Worrying trend

THE ongoing political stalemate between the rival camps led by Sir Michael Somare and Peter O’Neill over the leadership of Papua New Guinea is increasingly shifting towards who can command police forces.
Worrying trend Worrying trend Worrying trend Worrying trend Worrying trend

Police have done an admirable job in remaining neutral since the Supreme Court ruled on Monday that Somare was unlawfully removed as prime minister on August 2.

Yet the O'Neill-led coalition still dominates parliament and appears to have more support among the public in Port Moresby, according to various reports so far.

As widely known, the two groups which both claim to be the PNG government each have their own appointed police commissioners.

But the O'Neill-appointed police commissioner, Tom Kulunga, could get more backing from police than his Somare-appointed counterpart Fred Yakasa.

According to the twitter account of ABC correspondent Liam Fox, policemen from the armed robbery unit, who were previously aligned to Yakasa, had handed themselves and their weapons in to Kulunga.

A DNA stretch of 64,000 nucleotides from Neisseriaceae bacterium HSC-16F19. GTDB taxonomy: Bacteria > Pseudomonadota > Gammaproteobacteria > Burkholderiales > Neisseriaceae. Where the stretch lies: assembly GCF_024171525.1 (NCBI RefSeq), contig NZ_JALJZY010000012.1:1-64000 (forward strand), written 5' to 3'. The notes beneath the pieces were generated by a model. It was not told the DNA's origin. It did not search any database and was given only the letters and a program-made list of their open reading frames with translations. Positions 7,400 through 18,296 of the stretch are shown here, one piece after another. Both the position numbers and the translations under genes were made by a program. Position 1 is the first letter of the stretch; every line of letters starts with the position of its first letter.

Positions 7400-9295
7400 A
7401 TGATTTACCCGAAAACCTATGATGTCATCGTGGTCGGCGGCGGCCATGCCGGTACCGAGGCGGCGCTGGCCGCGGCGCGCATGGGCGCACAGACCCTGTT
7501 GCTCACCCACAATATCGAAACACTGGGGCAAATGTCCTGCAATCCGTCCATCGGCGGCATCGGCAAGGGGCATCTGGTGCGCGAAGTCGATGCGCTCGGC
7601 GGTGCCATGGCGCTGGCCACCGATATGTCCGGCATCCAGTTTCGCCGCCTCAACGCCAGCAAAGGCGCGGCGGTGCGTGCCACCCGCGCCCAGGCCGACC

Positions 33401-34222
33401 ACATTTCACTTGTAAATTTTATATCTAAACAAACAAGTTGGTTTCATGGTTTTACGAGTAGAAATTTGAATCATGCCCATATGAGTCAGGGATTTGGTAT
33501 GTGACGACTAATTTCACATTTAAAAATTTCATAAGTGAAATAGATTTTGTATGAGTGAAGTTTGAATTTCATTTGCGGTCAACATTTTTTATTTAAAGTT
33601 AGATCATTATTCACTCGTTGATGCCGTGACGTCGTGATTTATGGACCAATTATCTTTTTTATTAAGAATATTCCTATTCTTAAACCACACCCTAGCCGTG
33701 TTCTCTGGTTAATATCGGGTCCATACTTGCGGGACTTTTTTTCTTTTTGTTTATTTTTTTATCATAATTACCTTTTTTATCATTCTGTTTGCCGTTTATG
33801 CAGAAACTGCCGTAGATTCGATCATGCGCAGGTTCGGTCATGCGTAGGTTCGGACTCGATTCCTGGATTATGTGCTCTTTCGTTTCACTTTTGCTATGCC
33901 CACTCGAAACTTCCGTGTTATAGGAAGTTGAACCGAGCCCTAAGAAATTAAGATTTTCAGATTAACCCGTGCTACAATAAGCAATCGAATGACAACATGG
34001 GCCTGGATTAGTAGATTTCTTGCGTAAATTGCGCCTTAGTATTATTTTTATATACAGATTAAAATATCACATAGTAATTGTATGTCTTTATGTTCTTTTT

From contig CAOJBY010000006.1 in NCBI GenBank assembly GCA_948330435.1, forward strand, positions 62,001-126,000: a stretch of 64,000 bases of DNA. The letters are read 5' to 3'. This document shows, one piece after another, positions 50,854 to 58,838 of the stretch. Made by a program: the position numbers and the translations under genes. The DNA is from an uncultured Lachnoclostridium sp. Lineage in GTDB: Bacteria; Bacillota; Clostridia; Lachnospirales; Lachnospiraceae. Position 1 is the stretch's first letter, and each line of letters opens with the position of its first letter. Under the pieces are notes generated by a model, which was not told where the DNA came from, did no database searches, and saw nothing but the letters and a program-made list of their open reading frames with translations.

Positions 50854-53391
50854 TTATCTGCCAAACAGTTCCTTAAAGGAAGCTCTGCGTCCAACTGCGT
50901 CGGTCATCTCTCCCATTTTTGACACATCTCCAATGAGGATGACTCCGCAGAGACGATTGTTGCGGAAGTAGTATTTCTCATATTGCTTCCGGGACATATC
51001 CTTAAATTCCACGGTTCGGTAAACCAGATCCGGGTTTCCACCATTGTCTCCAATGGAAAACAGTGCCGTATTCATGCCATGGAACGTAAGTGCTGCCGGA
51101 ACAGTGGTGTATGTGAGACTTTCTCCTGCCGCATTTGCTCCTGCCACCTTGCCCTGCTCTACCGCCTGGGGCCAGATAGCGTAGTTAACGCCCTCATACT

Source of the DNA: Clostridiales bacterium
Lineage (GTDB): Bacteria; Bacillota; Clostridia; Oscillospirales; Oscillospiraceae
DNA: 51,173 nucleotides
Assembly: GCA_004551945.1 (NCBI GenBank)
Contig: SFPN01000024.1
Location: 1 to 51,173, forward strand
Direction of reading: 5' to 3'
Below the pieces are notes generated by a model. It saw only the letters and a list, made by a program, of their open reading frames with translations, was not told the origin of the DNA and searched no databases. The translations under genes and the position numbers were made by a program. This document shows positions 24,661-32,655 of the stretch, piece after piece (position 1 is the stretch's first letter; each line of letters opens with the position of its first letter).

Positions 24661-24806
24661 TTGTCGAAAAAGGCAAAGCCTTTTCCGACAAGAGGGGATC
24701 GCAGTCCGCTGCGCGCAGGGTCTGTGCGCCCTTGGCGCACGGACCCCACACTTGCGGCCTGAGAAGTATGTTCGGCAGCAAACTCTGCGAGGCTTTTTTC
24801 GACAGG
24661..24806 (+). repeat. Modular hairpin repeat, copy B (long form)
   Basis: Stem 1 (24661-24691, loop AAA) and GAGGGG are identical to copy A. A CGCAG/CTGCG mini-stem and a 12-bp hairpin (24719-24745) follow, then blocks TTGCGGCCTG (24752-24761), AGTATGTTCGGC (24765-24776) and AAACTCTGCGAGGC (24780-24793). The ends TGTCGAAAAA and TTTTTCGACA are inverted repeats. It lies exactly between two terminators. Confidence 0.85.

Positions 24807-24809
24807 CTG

However, earlier this morning in an ABC Radio interview with Fox, Kulunga denied the police were being split into groups supporting either O'Neill or Somare.

"The level of division is not that big," Kulunga told the radio station.

"There is a very small minor group that is not conforming to our code of ethics and doing things slightly outside."

Additional police have reportedly been flown in to the capital from Lae and Wabag and there are fears the police aligned to O'Neill will "take over" key government offices at Morauta Haus in Waigani, where the Somare camp is based.

But Fox reports Kulunga does not believe such a move will happen.

"No. And we will ensure, take every step to make sure that it doesn't end [in] violence," Kulunga said.

The PNG Defence Force has remained strictly neutral.

How the political crisis will play out over the next few days remains unclear.

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